Firstly, the play itself, is a minor masterpiece. Whilst it's well known that it deals with the French revolution, notably the assassination of Marat by Charlotte Corday, and it's also well known that the play is an enactment staged by the Marquis de Sade within the madhouse of Charenton, what is perhaps less well known is that it's set fifteen years or so after the events of the play have taken place, during the reign of Napoleon Bonaparte. As such, Weiss not only creates a play within a play, but the temporal shift allows him to play with varying perspectives on the violence that the revolution generated. In 1964, when Brook staged the play, the issue of the role of violence as a tool to transform society was still one that could at least be contemplated; not least in a world where colonialism was still an oppressive force. Whilst we know that the French revolution was the cause of bloodshed, war and suffering, it was also the mechanism by which, in theory at least, France began the process of transformation into its modern state.
Theatre directors might have their philosophical streak, but they are also, by inclination, showmen. Brook takes the implicit agendas of Weiss' play and creates a vivid, non-stop carnival of theatricality. The stage is littered with the bodies of madmen and women who at any given moment might choose to lay their claim to dramatic attention. The film perhaps does not do full justice to the latent anarchy, save for the explosive final scene, (reminiscent of the end of that other great radical sixties work, Zabriskie Point), when chaos is allowed to reign. Brook's showmanship, and the rigourous brilliance of his cast, honed as a group within the RSC over the course of various productions, offers Weiss' intellectualism all the flesh and blood it needs to confront the audience with the consequences of the issues the script addresses; the limits of libertarianism, the inevitability of governmental constraint, the madness that underpins utopia. Whilst Marat/ Sade is perhaps conceived as something of a hymn to European radicalism, it would be easy to present the counter case, that Weiss and Brook are arguing for the importance of societal control over our more anarchic instincts which lead towards violence. Violence will always have a part to play in the ordering of society, and the question then becomes one of how that violence is managed. A Foucaultian thesis which is strengthened by the fact that De Sade's reference to the savage execution of a prisoner in Royalist pre-revolution France sounds identical to the example used by Foucault at the opening of Discipline and Punish.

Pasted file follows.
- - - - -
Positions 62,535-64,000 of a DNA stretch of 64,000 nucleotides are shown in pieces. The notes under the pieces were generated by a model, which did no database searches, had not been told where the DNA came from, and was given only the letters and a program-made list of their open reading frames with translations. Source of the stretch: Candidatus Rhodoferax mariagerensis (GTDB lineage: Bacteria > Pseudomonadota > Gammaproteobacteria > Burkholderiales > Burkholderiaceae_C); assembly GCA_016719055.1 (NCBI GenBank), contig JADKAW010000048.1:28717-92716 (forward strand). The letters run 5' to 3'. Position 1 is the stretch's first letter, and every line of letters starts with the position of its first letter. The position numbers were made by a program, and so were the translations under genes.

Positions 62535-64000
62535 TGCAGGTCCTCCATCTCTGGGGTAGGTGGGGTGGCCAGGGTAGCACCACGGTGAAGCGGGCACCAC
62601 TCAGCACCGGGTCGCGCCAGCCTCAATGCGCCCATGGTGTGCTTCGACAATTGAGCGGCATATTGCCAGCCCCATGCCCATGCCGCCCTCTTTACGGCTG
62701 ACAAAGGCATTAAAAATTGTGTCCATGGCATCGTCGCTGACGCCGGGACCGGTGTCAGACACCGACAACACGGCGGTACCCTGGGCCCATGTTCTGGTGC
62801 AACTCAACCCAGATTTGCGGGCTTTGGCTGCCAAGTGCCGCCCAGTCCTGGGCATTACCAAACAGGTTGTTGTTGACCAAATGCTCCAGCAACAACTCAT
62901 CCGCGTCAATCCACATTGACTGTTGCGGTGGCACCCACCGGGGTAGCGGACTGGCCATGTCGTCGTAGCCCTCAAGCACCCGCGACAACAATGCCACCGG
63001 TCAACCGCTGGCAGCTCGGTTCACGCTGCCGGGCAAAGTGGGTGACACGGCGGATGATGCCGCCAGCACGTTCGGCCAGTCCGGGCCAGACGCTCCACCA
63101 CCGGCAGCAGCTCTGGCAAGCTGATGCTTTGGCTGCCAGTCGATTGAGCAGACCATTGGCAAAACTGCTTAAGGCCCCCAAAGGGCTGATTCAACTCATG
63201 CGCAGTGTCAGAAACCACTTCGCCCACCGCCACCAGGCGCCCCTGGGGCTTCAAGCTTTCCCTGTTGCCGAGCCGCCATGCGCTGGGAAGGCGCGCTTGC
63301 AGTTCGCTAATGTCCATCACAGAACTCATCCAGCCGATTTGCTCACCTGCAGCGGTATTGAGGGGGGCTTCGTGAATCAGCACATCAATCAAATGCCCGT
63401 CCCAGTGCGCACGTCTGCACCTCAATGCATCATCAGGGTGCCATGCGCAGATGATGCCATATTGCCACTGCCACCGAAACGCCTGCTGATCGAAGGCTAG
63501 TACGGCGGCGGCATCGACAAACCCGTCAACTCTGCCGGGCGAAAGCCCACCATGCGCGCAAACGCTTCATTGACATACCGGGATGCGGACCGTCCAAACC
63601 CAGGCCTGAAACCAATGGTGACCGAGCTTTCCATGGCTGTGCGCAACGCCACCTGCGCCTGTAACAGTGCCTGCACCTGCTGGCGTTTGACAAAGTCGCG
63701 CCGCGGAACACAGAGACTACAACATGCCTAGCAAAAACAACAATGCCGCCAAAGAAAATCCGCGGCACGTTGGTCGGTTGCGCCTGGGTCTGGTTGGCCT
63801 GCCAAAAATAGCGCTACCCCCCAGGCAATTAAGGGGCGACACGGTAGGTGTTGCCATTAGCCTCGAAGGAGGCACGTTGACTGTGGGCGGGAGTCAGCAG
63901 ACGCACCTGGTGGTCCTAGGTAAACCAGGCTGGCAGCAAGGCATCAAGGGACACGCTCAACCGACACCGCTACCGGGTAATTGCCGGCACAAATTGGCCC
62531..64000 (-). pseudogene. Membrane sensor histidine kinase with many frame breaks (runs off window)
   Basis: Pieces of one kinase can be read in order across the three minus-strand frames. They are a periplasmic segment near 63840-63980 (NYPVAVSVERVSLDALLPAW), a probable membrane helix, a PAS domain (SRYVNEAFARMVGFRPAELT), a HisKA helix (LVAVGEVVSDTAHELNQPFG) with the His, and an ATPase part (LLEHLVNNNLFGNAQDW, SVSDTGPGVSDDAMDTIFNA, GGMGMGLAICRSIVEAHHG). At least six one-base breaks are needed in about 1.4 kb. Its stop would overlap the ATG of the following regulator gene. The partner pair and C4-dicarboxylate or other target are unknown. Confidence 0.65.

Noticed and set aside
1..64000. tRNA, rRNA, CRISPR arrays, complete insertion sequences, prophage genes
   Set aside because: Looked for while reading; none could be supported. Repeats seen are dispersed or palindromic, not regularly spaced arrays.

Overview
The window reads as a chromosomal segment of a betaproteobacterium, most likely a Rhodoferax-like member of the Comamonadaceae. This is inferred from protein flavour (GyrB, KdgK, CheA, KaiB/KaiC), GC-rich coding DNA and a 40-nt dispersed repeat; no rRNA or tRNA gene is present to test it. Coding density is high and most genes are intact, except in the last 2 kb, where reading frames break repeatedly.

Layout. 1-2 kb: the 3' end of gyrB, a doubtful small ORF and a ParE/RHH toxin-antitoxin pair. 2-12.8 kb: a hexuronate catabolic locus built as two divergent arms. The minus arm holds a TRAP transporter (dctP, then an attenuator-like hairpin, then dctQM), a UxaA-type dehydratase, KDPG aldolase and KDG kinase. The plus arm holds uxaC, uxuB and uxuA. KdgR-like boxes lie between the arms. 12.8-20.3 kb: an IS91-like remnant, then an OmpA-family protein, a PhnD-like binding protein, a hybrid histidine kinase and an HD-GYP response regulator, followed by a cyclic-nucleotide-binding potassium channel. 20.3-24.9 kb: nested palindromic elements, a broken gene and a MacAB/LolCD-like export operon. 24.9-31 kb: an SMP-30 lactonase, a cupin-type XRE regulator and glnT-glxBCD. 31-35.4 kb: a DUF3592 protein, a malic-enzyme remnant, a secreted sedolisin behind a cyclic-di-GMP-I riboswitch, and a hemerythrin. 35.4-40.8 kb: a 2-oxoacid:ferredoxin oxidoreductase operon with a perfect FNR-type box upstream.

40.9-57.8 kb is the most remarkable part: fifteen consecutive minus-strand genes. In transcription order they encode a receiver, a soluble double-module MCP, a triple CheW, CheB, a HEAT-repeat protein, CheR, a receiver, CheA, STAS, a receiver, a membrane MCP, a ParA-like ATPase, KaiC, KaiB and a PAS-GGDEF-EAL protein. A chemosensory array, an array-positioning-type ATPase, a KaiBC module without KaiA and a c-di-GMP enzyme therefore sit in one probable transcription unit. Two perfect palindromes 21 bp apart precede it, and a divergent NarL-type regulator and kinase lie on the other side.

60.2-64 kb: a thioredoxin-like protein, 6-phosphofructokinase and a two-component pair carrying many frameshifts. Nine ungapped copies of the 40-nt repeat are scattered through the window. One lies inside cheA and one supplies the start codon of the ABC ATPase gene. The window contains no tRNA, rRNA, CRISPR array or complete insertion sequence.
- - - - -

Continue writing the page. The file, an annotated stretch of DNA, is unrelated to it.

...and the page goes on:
Whatever the politico-philosophical arguments, what's clear is that at this point in its history, as it backed its greatest director, the RSC was an organisation prepared to engage with a kind of daring, neo-intellectual theatre, one that sought to examine and comment on its times. In retrospect, it might be seen to be the high point of its existence as a cultural body. It's not entirely the RSC's fault that it has subsequently become something of a factory, producing work which is primarily there to keep the tourists happy as they pitch up at Stratford for their dose of Shakespeare. It's more a reflection of the way British society has evolved, a country trading on its past in order to earn a living in the future, an attitude that is inherently conservative. Within this context, the notion of theatre being a medium for examining the philosophical framework of the culture/ society still survives, but within carefully demarcated zones. The madness has been placed under control, allowed to parade itself from time to time, but on the whole a policy of stability is pursued, in a bid to minimise risk and ensure steady if unspectacular returns.